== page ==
RANKED SELECTED SOURCES(38 source documents arranged by frequency of occurrence in the above report)

1. (94) Journal of Dairy and Veterinary Sciences (JDVS)

2. (68) argumentation_cloning_ursula_adams_student.doc

3. (59) Plant and animal aquaporins crosstalk: what can be revealed from distinct perspectives

4. (49) How does plant cloning compare to animal cloning

5. (44) Cloning - Biology-Online Dictionary | Biology-Online Dictionary

6. (35) Cloning and stem cells - Biology LibreTexts

7. (28) DNA methylation and genetic degeneration of the Y chromosome in the dioecious plant Silene latifolia | BMC Genomics | Full Text

8. (26) A new leap along the age-old crop and livestock breeding path | 2018-01-07 | Agri-Pulse

9. (24) Myths about Cloning

10. (22) Difference Between Clone and Asexual Reproduction | Clone vs Asexual Reproduction

11. (21) Issues With Cloning: Applications for Agriculture & Horticulture | Study.com

12. (21) Top 7 Pros and Cons of Cloning | Reproductive Cloning | Biology Explorer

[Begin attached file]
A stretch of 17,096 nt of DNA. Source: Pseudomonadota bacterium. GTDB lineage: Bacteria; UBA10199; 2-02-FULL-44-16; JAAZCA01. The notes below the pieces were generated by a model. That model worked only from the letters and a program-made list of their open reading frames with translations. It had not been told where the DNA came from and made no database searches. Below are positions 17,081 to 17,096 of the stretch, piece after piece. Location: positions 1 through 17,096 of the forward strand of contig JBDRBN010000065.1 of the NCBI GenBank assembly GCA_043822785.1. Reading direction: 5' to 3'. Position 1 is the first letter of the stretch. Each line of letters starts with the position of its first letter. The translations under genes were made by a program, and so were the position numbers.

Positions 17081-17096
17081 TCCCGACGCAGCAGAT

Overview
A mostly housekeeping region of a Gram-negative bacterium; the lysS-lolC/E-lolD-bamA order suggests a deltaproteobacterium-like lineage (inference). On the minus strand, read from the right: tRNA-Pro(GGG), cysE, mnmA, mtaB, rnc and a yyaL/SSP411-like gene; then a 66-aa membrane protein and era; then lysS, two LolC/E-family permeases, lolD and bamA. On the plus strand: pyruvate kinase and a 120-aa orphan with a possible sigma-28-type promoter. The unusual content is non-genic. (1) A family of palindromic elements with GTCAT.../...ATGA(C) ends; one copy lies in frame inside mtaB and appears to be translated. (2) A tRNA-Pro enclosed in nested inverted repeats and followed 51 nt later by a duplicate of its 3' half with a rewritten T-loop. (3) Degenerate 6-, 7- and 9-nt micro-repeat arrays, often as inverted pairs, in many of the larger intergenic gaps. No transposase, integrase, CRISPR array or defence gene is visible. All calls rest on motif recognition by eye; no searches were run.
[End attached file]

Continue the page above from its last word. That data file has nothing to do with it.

13. (18) Cloning: Types, Technique, Animals and More

14. (18) Difference Between Cloning and Genetic Engineering | Definition, Types, Process, Role and Differences

15. (18) Cloning

16. (16) Work With Plants and Animals as a Professional | CAAS | USU

17. (15) A Brief Introduction to the Different Aspects of Animal Cloning

18. (15) The Limits of Cloning - OpenMind

19. (15) Reproduction of Plants & Animals | Sciencing

20. (14) How Genetic Engineering Differs from Traditional Plant Breeding

21. (13) Cloning Machines

22. (10) Parthenogenesis - Wikipedia

23. (10) Cloning and Stem Cells | Biology 1511 Biological Principles

24. (9) Meet The Worlds First Cloned Monkey - Will Humans Be Next? | Science Trends

25. (9) Blurring the Line Between Plants and Animals | Ask A Biologist

26. (8) Pet cloning is not just for celebrities anymore

27. (8) Learn About Gene Cloning and Vectors

28. (8) Cloning has only ever been a moral issue | Alternate History of the World

29. (5) What is the 4 differences between animal tissue and plant tissue? - Blurtit

30. (5) Clone | genetics | Britannica.com

31. (4) These monkey twins are the first primate clones made by the method that developed Dolly | Science | AAAS

32. (4) Being a Molecular Biologist: RobDeSalle | OLogy, Science for Kids

33. (3) Why is the offspring of an individual different from a clone of the same individual? - Quora

34. (2) Solved: Question 1 (6 Pts) Animal Cloning Is Now A Reality. | Chegg.com

35. (1) Difference Between Hybrid and Heirloom Vegetables

36. (1) The Complete IB Biology Syllabus: SL and HL

37. (1) Plants & Animals News -- ScienceDaily

38. (1) Earth.com -